She cites last month’s addition to the list of two cities that fall on opposite ends of the political spectrum. City leaders in Madison, Wisconsin, where Democratic presidential candidate Hillary Clinton garnered 70 percent of the vote in November, and Abita Springs, Louisiana, which is in St. Tammany Parish, where Trump took 75 percent of the ballots cast, voted to go 100 percent renewable.
“Whether you're Republican or a Democrat, from a liberal college city or a rural Louisiana town, clean energy is putting America back to work and benefitting communities across the country,” Van Horn says. “Cities are doing this because it makes smart economic sense.”
Abita Springs Mayor Greg Lemons said the decision by his city was a practical one, made for “our environment, our economy, and for what our constituents want in Abita Springs. Politics has nothing to do with it for me. Clean energy just makes good economic sense… Clean energy is a way that we can save money for Abita Springs both today and in the future.”
On its website, the Ready for 100 campaign also lauded a pledge announced last week by Anheuser-Busch InBev, the world’s largest brewer and maker of Budweiser, Michelob and Beck’s, to power its global operations – representing almost 6 terawatt-hours (TWh) of electricity annually – with 100-percent renewable sources by 2025. The transition would make it the largest corporate direct purchaser of renewable electricity in the global consumer-goods sector.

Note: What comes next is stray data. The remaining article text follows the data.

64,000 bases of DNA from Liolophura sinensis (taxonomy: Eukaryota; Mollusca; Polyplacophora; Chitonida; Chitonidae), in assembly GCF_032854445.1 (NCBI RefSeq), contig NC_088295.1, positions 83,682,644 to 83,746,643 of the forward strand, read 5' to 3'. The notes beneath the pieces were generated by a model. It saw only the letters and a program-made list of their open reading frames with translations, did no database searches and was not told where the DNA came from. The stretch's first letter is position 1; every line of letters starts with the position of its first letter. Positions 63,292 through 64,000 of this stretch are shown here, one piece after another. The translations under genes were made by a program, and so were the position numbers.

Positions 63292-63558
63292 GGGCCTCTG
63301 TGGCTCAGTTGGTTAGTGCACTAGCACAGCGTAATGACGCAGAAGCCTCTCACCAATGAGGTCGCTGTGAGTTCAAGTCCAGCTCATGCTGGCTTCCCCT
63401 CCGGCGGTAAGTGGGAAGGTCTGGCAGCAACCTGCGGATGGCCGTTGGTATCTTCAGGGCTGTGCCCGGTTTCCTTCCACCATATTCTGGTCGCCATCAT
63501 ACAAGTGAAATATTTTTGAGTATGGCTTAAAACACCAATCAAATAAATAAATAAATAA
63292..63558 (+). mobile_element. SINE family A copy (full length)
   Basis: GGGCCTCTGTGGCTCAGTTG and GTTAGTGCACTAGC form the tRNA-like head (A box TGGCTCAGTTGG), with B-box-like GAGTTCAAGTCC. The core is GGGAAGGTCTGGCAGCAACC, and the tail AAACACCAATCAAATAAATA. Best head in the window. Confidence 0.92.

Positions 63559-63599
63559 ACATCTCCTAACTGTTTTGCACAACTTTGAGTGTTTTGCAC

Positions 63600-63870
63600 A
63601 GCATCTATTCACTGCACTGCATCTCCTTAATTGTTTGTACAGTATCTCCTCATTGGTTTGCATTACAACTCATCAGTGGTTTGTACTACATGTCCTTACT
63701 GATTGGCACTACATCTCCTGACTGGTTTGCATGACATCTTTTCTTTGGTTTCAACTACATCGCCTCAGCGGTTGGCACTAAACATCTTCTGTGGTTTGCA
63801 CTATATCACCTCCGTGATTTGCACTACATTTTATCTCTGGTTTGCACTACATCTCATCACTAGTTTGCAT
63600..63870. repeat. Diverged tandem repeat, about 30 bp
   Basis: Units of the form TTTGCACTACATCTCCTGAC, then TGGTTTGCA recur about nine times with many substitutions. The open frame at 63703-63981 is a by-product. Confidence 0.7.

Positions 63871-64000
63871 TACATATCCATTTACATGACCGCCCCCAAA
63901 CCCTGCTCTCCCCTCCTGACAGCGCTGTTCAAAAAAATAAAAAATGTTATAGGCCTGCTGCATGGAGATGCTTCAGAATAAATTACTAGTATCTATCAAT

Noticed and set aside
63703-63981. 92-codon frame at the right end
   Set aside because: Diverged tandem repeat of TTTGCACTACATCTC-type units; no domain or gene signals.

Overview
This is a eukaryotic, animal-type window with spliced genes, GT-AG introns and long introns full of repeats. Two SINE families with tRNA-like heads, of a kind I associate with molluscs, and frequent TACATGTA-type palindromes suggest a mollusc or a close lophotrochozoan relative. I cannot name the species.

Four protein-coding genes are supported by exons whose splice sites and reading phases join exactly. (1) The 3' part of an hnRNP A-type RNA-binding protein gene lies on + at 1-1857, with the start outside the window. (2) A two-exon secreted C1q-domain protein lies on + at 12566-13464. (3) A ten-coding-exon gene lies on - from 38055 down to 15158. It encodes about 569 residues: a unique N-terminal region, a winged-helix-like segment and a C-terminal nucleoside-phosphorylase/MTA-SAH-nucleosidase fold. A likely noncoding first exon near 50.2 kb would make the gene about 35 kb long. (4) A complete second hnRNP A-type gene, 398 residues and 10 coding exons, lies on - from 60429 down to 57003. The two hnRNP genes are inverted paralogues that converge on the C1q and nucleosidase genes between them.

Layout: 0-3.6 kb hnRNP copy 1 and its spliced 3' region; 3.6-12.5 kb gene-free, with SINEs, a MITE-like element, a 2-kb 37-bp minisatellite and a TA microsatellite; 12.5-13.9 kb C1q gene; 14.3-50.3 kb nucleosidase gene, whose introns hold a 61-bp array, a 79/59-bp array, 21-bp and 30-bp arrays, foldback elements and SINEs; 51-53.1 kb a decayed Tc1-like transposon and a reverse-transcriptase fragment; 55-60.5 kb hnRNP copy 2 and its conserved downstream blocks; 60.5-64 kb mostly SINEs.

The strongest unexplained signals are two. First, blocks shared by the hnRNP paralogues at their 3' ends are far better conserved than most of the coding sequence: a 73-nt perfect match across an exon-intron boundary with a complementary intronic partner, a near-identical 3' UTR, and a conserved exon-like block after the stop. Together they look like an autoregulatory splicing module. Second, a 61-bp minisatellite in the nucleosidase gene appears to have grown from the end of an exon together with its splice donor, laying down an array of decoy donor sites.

While corporations or states are not Ready for 100 targets, Van Horn says her campaign is working with those companies and state leaders “so that there is learning and understanding of the 100-percent commitment to renewable energy across all sectors.”
To date, 89 companies have joined the ranks of RE100, a growing collaboration of influential businesses launched during Climate Week 2014 in New York City and recruited by The Climate Group, an international non-profit that promotes climate and energy initiatives with businesses and state and regional governments. RE100 member companies not only commit to 100-percent renewable electricity, but work with policy makers to increase demand for – and the delivery of – renewable energy.
Major U.S. companies in the RE100 ranks include Coca-Cola Enterprises, GM, Google, Facebook, Johnson & Johnson, Microsoft, Nike and Walmart.